The Coyotos Microkernel Specification is an interesting new thrust in capability kernel design. It reviews some recent developments and arguments about these designs. These are some notes here to add my 2¢ worth.

The spec notes that “The register state of a modern Pentium-family processor occupies nearly four kilobytes ...”. Here I explore ramifications of deleting the floating point values from the state that is usually swapped for each task switch. I do not recall verifying that the substantial MMX and SSE state are separable from the smaller legacy user state as well, but I think that they are. Note that in this scheme the space for the large user state need not even be purchased from the space bank until when and if the first instruction to use those facilities has attempted to execute. Meanwhile the extra space exists at no level of abstraction. The time to save and restore this state may be an even bigger reason to amputate unnecessary state.

There is a problem that does nag, however. The stack used by a domain (in Keykos), or a process (in Eros), or a thread (in Unix) is liable to hold spoiled stack state that must, by current logic, be studiously retained in RAM or at best swapped to disk, and then back again upon next actions of the thread. This may be an even bigger burden.

Time passes

I note the argument with text “Suppose there is a server that wishes to wait simultaneously for activity on one of 1024 network connections.”. Certainly this is a valid thing to do. Here are two ways to do this in what I see as a blocking IPC architecture:

Regarding the delivery of Unix ‘signals’ to processes.
Keykos has been criticized by several for its lack of a primitive mechanism for interrupting the code that a domain is executing. This lack makes it difficult to emulate Unix kernel semantics. Perhaps for the strict purpose of efficiently emulating such semantics we need additional kernel logic but let me first demur and claim that there are no other benefits. I have asked several Unix application programmers how they contend with the following infelicity and I have found few who programs at this level and they say that it is hell. Perhaps there are convenient ways to use these semantics.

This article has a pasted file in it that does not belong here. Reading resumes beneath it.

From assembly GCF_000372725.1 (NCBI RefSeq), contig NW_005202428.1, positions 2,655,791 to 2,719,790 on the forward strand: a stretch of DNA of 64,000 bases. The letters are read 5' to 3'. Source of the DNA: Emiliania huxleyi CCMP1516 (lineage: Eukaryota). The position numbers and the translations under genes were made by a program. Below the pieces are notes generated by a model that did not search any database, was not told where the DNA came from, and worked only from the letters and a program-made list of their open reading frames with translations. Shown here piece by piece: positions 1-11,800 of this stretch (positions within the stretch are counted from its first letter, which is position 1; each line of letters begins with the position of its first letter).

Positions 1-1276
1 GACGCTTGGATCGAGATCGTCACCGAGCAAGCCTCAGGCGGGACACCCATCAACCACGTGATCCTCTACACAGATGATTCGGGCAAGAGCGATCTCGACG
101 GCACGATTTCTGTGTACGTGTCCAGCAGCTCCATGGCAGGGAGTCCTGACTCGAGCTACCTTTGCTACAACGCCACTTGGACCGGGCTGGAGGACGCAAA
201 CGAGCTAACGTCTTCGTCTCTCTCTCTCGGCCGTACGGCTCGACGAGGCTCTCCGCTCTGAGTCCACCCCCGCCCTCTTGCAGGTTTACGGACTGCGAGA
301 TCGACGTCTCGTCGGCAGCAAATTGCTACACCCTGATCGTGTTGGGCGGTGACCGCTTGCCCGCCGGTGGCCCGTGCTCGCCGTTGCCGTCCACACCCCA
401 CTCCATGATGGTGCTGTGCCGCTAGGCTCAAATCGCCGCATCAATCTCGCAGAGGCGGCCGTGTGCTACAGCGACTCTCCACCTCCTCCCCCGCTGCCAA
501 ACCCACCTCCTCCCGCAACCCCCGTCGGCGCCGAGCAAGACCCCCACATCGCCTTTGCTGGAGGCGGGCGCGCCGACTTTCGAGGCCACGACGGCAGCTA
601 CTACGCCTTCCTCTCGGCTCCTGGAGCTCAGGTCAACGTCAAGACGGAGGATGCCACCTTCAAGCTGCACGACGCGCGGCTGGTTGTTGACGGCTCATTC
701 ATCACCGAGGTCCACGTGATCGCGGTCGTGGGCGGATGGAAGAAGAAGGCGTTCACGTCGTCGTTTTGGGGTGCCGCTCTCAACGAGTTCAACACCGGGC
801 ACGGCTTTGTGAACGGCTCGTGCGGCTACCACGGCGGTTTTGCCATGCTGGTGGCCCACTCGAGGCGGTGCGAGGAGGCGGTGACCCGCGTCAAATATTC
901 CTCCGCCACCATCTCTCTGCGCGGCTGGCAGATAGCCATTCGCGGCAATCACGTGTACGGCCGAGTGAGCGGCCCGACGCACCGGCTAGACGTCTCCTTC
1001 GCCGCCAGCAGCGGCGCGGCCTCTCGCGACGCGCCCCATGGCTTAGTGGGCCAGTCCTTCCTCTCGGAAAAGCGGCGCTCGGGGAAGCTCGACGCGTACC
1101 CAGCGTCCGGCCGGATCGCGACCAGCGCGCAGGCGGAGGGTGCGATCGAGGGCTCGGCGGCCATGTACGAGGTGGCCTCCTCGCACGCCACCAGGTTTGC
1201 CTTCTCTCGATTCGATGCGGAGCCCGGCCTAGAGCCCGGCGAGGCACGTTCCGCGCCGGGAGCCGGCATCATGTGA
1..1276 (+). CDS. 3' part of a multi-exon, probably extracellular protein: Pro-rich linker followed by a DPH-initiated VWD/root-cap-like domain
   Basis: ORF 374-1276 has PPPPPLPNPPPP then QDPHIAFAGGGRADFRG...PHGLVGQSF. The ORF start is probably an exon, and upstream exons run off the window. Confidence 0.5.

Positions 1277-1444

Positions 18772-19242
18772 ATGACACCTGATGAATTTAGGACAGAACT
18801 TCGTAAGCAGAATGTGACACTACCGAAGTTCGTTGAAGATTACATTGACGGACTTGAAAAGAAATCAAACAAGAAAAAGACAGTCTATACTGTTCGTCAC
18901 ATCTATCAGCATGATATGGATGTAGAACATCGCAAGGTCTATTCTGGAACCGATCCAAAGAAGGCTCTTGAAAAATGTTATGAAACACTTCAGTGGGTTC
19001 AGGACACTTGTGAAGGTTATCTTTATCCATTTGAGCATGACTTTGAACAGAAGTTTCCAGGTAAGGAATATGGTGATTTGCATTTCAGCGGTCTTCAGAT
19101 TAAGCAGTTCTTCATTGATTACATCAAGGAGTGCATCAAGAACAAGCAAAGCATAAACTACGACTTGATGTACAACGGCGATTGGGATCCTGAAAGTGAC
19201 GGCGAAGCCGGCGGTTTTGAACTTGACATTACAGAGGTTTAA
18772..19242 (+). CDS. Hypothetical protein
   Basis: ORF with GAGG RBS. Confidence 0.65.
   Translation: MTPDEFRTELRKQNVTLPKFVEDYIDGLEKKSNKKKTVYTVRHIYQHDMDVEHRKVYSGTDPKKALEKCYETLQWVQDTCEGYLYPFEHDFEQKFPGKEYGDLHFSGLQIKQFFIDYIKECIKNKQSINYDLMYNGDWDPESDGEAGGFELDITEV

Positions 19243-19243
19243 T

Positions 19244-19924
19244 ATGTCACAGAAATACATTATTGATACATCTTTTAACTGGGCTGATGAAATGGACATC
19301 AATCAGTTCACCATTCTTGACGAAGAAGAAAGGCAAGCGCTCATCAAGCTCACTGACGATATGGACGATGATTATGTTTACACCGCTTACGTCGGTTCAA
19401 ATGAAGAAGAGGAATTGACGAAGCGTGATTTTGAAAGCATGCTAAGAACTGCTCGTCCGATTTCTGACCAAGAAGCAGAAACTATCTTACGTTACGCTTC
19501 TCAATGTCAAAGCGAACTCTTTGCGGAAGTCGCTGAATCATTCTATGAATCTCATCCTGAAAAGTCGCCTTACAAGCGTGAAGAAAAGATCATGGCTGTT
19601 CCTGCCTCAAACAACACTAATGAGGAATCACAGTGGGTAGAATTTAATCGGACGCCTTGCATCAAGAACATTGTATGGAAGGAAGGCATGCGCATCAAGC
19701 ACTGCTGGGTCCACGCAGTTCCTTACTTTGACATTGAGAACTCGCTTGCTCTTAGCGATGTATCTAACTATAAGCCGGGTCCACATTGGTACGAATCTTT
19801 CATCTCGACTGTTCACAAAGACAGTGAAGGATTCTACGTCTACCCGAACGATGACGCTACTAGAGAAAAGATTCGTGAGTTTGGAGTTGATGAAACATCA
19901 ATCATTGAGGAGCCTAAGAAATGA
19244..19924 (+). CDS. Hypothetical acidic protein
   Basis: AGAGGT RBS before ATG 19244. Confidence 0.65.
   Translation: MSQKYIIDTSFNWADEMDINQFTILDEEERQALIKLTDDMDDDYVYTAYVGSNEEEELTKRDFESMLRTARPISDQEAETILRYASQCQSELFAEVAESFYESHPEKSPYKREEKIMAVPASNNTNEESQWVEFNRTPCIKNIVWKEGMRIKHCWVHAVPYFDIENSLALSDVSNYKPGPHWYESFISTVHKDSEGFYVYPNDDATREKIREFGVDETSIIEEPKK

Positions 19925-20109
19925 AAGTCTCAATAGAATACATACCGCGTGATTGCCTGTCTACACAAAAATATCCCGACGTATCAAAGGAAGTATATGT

Suppose the program running in a unix process has enabled itself to be interrupted by exogenous events. When this happens the CPU begins to execute code designed to respond to the event. This code is in the same address space as the interrupted code, presumably to share its data. (Is there any other reason to run in the same address space?) The interrupted code is like normal code that temporarily violates invariants that are depended upon by other parts of the application. If the application does multi threading this may be dealt with by shared and exclusive locks. If the interrupt code needs access to this possibly invalid state, what is to be done? A lock can determine that the state is inaccessible, but then what? Does it help that the interrupt code knows that the interrupted code is not running? I don’t think so. Where is the mechanism to wait until the data structures are put back together? This is exactly what domains do for a living—to solve problems like this. It is hard doing it with domains and even harder doing it without. I think I must be missing some programming paradigm.

Another problem, I think, is the peculiar semantics of interrupting when the thread is blocked on a kernel call. If I am not confused the call’s function is silently suppressed. Can this be so? Where is this described?

If you really want to do this peculiar operation the code that fronts for the exogenous event wields a domain service key with which it performs whatever mayhem is necessary on the thread currently occupied by the domain after having stopped the domain by such means as denying it its meter or memory.